Cinema X  

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Train wreck at Montparnasse (October 22, 1895) by Studio Lévy and Sons.
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Train wreck at Montparnasse (October 22, 1895) by Studio Lévy and Sons.
British exploitation

Cinema X was a british film magazine best known for its coverage of sexploitation films. Early issues of the magazine were undated, but it is believed the first issue was published in 1969. The first film to grace the cover of Cinema X was Loving Feeling directed by Norman J. Warren. Other films covered in the first issue were I Am Curious (Yellow), Curse of the Crimson Altar and Therese and Isabelle, people interviewed in the premiere issue included Norman J Warren, John Trevelyan and Anthony Newley.

Originally “a Cinemonde publication” the magazine appears to have been envisioned by the company as the British arm of their publishing empire, which already included a similar publication in France (Cinemonde) and in Italy (King Cinemonde). Gerald Kingsland was the magazines first editor. Very much born of the permissive climate of the late sixties, the first issues’ editorial stated “so far the more adult magazines have reserved a few pages for the X cinema... blood and sex are only lightly touched on. Cinema X devotes all its time to the world’s X cinema”. Cinema X was superficially similar to the long running Continental Film Review, which in the late 1960s had begun filling its pages with stills of nude scenes from foreign films. However Cinema X was far less pretentious, and being mostly in colour, much more glossy.

Seen today early issues of the magazine appear somewhat faceless, often consisting of an editorial, merely followed by pictorials of films with a short plot synopsis. However around 1971/1972 the magazine began to develop more of a personality, with regular features which included “Flash” a column by the film critic Peter Noble (1917-1997) on upcoming films, and “Cine Go Round” articles on mainstream film stars. While the “Cineclub 24 Scene” and “Cinecenta Scene” sections covered the films that played at Membership Only Adult Cinemas. During this period the magazine was published by Top Sellers Ltd, a company that also produced saucy books and posters, which were also advertised in the magazine. The magazine also began excepting outside advertising, Subdean, the first company of David Sullivan, advertised in the magazine in 1972.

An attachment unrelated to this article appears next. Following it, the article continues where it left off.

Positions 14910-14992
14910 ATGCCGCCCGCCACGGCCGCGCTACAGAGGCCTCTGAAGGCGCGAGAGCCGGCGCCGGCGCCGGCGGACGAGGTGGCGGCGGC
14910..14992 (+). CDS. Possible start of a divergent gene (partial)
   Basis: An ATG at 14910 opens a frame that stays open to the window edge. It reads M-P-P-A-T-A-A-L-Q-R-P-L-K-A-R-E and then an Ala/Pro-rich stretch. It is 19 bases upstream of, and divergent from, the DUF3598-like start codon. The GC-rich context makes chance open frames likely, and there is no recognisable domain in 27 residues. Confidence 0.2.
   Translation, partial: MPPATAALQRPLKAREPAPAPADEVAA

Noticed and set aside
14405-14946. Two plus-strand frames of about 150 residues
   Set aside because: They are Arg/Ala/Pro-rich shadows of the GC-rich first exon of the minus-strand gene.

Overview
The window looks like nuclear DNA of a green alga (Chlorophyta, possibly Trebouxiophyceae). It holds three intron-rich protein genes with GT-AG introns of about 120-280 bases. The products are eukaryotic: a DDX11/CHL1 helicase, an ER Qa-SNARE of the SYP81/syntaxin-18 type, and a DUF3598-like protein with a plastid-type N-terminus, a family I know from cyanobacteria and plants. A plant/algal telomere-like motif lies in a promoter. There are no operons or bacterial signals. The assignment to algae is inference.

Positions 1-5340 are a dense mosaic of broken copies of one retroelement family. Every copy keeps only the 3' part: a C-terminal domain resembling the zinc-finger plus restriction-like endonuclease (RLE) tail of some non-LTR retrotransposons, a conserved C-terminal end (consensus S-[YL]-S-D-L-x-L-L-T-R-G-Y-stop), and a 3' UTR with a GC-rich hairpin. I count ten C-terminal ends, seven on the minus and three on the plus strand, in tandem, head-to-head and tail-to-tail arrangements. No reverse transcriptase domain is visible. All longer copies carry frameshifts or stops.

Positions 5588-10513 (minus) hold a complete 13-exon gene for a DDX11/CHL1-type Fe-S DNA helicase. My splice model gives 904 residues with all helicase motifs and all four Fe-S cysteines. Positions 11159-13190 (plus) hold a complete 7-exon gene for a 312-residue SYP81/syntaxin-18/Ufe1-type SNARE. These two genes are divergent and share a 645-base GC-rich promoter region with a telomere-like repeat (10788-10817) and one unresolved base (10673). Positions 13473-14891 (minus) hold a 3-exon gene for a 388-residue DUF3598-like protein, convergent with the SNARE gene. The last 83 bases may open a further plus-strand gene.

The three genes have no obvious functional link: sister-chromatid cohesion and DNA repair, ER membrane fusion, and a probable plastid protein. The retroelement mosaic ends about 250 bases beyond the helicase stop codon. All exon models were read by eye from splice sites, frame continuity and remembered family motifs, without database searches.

In 1975 the magazine produced its own X-rated cinema advertisement, featuring model Nita Blair and directed by Ray Selfe. At this point Tony Crawley was credited as managing editor, while contributing editors included William Rostler for articles on American films, and Luigi Cozzi for articles on Italian cinema. The mid-seventies version of the magazine reduced its page count to 31 from 82, and dropped many of its earlier features. Under Crawley’s editorship the magazine also adopted a more critical stance towards the films they reviewed, Crawley’s review of Deadly Weapons -starring Chesty Morgan- abruptly ends with Crawley proclaiming “I can write no more, I feel ill”.

Cinema X was initially supportive of home grown British sex films, particularly those of Bachoo Sen, giving Sen’s production Loving Feeling their first issue’s cover and by the time of Sen’s follow up Love is a Splendid Illusion were comparing his productions to those of Radley Metzger and Russ Meyer.

A British sex film edition followed (Vol.5, No.1), with Cinema X interviewing the likes of Pete Walker, Derek Ford and Stanley Long. By the mid-seventies though Cinema X’s love affair with the British sex film had begun to falter. UK censorship meant British films had to remain soft core while America and most of Europe headed into the hardcore, porno chic era. Cinema X discovered however that many British filmmakers were shooting hardcore versions of their films for overseas release, but would never publicly admit to doing so. Annoyed at this hypocrisy Cinema X eventually took them to task in a review of the film Secrets of a Superstud “at Cinema X magazine we know which directors have shot porno; we’ve talked to their stars. But its little use quoting them, when the directors, producers, above all their distributors, vociferously deny everything. We prefer honesty in our pages.”

Cinema X’s interest in the American porno scene, led to a 1975 spin-off magazine Cinema Blue, which covered the porno chic era and interviewed many of its leading lights. The magazine was short lived however, as was an American version of Cinema X entitled Cinema X International.

The magazine appears to have ceased publication in the late 1970s/early 80s.




Unless indicated otherwise, the text in this article is either based on Wikipedia article "Cinema X" or another language Wikipedia page thereof used under the terms of the GNU Free Documentation License; or on original research by Jahsonic and friends. See Art and Popular Culture's copyright notice.

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